Registration and licensing
Like other types of businesses, a money changer business should be registered with the different government offices where it is required to be registered. Proprietorship should be registered with the DTI, while partnerships and corporation should secure a certificate of registration from the SEC. A money changing business should also secure a Mayor’s business permit or license to operate in the city or municipality where the business is located and operated. And since money changers and foreign currency dealers are making transactions with financial consumers, they are also required to be registered with the Bangko Sentral ng Pilipinas (BSP).
Aside from registering with the DTI, SEC (for partnership and corporation), City or Municipal Mayor’s Office, and BSP, they may also be required to register with other government offices, like SSS, Philhealth and HDMF, especially if they have employees. And more importantly, they must be registered with the Bureau of Internal Revenue (BIR) to comply with their tax duties and obligations. You may read the following guidelines for registering a business with the different government offices in the Philippines:
– How to register your business trade name with the DTI
– How to register a corporation with SEC
– How to get a Mayor’s business permit
– How to register a business with the BIR
– How to register your business with the SSS
– A guide to registering your business in the Philippines
For the registration of money changers or foreign exchange dealers with the BSP, here are the documentary requirements:
2. Incorporations papers duly authenticated by the Securities Exchange Commission (for corporation and partnership)/CDA Registration (for Cooperative) (Activity applied for should be indicated/added in the purpose clause);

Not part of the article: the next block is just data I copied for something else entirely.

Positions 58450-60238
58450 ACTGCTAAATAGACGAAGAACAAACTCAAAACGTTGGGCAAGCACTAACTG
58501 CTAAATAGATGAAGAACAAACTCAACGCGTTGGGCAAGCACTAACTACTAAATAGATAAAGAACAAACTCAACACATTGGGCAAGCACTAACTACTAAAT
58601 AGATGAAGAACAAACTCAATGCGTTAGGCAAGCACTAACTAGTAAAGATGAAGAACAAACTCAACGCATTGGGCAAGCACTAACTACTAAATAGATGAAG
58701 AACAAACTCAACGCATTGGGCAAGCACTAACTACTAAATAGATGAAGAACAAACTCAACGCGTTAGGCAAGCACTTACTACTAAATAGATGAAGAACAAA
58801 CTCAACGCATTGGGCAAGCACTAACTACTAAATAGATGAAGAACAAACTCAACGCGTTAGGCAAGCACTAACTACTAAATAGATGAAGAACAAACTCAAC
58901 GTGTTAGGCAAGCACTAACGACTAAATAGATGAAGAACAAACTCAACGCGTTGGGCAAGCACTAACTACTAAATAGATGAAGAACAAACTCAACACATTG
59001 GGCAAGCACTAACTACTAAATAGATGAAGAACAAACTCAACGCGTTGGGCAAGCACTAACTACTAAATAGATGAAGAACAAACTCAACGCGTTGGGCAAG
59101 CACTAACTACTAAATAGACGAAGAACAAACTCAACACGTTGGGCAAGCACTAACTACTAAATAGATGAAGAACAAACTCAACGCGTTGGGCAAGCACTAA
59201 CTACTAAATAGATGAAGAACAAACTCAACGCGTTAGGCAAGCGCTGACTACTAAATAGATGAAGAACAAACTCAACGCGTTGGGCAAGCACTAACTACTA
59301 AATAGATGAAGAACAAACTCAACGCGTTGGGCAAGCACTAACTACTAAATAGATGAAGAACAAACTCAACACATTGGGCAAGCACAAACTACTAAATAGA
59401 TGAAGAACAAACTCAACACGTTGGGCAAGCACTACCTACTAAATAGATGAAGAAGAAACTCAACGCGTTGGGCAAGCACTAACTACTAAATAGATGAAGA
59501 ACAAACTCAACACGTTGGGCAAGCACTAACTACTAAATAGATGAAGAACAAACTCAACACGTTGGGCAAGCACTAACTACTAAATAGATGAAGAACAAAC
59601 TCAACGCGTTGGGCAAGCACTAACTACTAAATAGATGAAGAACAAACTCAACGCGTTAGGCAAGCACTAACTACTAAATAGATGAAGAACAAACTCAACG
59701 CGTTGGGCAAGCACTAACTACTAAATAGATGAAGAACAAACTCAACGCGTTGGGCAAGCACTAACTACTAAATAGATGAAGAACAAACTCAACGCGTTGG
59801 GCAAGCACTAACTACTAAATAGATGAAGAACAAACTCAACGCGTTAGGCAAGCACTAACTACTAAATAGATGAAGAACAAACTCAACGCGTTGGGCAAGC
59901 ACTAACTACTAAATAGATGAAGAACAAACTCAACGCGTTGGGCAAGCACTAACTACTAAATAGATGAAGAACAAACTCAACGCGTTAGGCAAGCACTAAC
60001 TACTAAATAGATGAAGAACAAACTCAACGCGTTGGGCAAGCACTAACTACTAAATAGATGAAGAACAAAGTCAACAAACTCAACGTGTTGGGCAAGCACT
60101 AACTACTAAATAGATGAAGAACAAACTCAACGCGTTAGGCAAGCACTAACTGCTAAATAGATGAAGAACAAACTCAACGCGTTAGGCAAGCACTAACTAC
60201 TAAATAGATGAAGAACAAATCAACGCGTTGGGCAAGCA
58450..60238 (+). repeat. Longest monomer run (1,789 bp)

3. Copy of certificate of Registration duly authenticated by the Department of Trade and Industry (for single proprietorship);
4. Copy of business license/permit from the city or municipality having territorial jurisdiction over the place of establishment and operation (Activity applied for should be indicated/added in the kind of business and original copy should be presented);
5. List of stockholders/partners/proprietor/directors/principal officers as the case may be; (Name, Designation, Contact No. and Address);
6. Notarized Deed of Undertaking (Annex B) to strictly comply with the requirements of all relevant laws, rules and regulations, signed either by the owner, partner, president or officer of equivalent rank;
7. Two (2) copies passport size pictures and Xerox copy of one (1) valid ID with picture and signature of the proprietor or the officer duly authorized by the Board of Directors or Partners;
8. Attendance in the Anti-Money Laundering Law Seminar (also, for branch staff); and
9. Any additional documents which the BSP may require from time to time.
For more details on the registration of money changers with the BSP, you can contact or visit them at the following:
Bangko Sentral ng Pilipinas
A. Mabini St. cor. P. Ocampo St.,
Malate Manila, Philippines 1004
Tel. No. : (632) 708.77.01
Bangko Sentral ng Pilipinas (BSP)
Disclaimer: This article was written and published for informational use only and is not provided to serve as legal, tax, or investment advice. Furthermore, new and subsequent laws, regulations, issuances, and rulings related to the topic that will occur in the future may render the whole or part of the article obsolete or inaccurate. We do not guarantee and is not liable for the accuracy or completeness of any information provided herein or in any outcome as a result for using this information.